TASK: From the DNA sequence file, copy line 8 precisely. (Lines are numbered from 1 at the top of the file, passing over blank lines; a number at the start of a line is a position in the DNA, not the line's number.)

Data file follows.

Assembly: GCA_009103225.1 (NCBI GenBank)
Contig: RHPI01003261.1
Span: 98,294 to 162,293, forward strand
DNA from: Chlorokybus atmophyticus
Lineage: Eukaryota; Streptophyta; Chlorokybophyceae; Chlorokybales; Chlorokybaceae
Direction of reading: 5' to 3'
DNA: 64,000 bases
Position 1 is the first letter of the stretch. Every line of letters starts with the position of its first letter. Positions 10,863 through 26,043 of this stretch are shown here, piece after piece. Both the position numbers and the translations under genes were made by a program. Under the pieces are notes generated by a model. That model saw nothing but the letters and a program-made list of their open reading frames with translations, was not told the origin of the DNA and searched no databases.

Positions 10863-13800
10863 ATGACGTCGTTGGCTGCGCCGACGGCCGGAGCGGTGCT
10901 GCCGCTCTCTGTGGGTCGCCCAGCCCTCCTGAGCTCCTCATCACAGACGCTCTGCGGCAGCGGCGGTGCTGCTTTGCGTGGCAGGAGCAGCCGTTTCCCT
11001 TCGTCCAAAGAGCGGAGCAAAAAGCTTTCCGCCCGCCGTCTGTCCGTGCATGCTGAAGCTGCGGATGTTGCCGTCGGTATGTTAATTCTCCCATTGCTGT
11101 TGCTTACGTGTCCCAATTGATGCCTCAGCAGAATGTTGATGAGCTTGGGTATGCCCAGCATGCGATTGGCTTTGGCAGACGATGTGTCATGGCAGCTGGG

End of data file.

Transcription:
Position 1 is the first letter of the stretch. Every line of letters starts with the position of its first letter. Positions 10,863 through 26,043 of this stretch are shown here, piece after piece. Both the position numbers and the translations under genes were made by a program. Under the pieces are notes generated by a model. That model saw nothing but the letters and a program-made list of their open reading frames with translations, was not told the origin of the DNA and searched no databases.